Angola and the Congo Republic have also recently ended a border dispute which halted deepwater exploration. The first technical discussions took place in Paris last week to discuss development of the zone that includes Angolan block 14 and part of Congo's Haute Mer field. Documents on setting up the zone, known as the Zone d'Interet Commun (Common Interest Zone), were signed in March. Oil revenue will be shared by the two countries on a 50:50 basis. The joint authority's office will be based in Brazzaville with the Secretary General Angolan and the Deputy Secretary General Congolese.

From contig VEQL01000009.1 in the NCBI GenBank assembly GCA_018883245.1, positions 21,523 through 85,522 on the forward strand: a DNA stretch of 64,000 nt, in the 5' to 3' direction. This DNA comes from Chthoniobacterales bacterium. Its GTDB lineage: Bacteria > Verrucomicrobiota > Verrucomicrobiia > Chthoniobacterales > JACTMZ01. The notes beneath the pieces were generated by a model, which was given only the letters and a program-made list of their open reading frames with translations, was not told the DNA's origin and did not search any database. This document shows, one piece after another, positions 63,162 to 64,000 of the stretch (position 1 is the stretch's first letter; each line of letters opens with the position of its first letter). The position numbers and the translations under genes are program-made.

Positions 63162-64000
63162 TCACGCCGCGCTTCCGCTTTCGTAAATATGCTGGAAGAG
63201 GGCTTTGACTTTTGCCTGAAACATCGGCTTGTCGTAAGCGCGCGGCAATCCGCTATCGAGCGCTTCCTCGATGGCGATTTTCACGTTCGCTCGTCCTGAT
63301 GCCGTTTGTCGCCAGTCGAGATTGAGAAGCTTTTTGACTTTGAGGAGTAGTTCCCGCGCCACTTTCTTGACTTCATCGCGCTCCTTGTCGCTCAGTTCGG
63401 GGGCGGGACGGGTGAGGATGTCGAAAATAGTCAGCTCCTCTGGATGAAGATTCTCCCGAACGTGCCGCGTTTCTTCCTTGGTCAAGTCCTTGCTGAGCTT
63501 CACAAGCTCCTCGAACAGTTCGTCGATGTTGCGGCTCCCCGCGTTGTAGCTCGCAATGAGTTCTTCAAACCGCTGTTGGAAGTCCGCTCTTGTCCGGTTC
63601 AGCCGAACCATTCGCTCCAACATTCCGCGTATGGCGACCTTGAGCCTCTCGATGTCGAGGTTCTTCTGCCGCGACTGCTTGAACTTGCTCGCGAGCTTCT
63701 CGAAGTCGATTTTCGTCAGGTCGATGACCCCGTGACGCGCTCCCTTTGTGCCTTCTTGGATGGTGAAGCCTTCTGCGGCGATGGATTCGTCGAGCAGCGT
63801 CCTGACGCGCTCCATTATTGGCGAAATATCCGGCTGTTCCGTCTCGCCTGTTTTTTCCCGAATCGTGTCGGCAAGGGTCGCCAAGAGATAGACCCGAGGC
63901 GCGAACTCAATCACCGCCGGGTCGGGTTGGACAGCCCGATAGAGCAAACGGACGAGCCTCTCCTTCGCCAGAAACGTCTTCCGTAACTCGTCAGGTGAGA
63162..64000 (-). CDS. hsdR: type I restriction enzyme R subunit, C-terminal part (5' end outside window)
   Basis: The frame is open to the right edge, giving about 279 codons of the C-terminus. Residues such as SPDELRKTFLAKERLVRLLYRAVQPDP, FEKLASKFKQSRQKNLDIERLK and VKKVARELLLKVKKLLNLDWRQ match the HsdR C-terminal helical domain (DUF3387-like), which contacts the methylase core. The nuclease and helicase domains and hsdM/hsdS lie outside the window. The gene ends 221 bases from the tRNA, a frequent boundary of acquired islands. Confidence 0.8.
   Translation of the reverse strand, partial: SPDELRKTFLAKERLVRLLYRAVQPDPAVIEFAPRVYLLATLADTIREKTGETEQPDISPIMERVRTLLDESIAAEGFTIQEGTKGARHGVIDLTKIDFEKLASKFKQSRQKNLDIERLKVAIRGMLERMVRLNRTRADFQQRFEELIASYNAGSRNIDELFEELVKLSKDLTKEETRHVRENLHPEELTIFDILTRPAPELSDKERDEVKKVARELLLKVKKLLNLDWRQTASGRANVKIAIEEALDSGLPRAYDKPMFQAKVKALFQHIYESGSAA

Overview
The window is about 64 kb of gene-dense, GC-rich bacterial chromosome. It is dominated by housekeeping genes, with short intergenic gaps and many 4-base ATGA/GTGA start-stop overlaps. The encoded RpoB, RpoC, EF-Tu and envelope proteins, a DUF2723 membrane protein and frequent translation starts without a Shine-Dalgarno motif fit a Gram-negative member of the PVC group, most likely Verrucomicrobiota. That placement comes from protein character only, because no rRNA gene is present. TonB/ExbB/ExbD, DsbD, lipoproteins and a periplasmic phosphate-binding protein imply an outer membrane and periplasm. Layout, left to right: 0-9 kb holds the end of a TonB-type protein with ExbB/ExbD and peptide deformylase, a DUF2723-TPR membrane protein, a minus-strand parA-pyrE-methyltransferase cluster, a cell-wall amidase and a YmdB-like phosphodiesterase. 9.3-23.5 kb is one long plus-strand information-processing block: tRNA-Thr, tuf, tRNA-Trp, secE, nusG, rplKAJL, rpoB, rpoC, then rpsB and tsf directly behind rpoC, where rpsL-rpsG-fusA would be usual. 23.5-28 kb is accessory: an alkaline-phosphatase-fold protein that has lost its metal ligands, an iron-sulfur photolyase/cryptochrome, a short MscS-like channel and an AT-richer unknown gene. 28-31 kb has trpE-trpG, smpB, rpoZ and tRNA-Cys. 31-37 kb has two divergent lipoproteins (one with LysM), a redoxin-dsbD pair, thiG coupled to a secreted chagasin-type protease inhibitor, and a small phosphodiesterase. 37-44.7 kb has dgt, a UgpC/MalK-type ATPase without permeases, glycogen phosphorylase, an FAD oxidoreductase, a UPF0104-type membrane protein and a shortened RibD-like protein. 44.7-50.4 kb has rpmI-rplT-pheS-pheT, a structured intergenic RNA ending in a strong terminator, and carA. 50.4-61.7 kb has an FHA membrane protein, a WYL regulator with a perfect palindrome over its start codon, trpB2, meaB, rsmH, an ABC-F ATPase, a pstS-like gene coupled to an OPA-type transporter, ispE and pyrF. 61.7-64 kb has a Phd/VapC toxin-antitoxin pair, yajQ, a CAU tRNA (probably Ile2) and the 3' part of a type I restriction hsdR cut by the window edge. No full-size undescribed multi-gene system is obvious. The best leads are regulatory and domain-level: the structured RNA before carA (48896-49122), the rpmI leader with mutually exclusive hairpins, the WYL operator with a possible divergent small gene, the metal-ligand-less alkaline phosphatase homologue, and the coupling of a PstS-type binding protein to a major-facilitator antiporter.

The minister said that the country was also very eager to exploit its gas reserves, which are estimated at several hundred billion cubic meters. "Gas has never been given much attention. It has always been put second," Mvouo said.
Speaking on the sidelines of the conference, Bruno Itoua, chairman of Congo Republic's national oil company, the SNPC, said he expected licenses for the maritime zone to be offered over the coming weeks. The zones will most likely be divided into three areas.
In further efforts to improve boost Congo Republic's oil production, estimated at around 250,000 barrels per day (bpd), Itoua said the national oil company was being modernized. "We are in the process of becoming a modern group, a parent company and subsidiaries," he said.
Most Popular Articles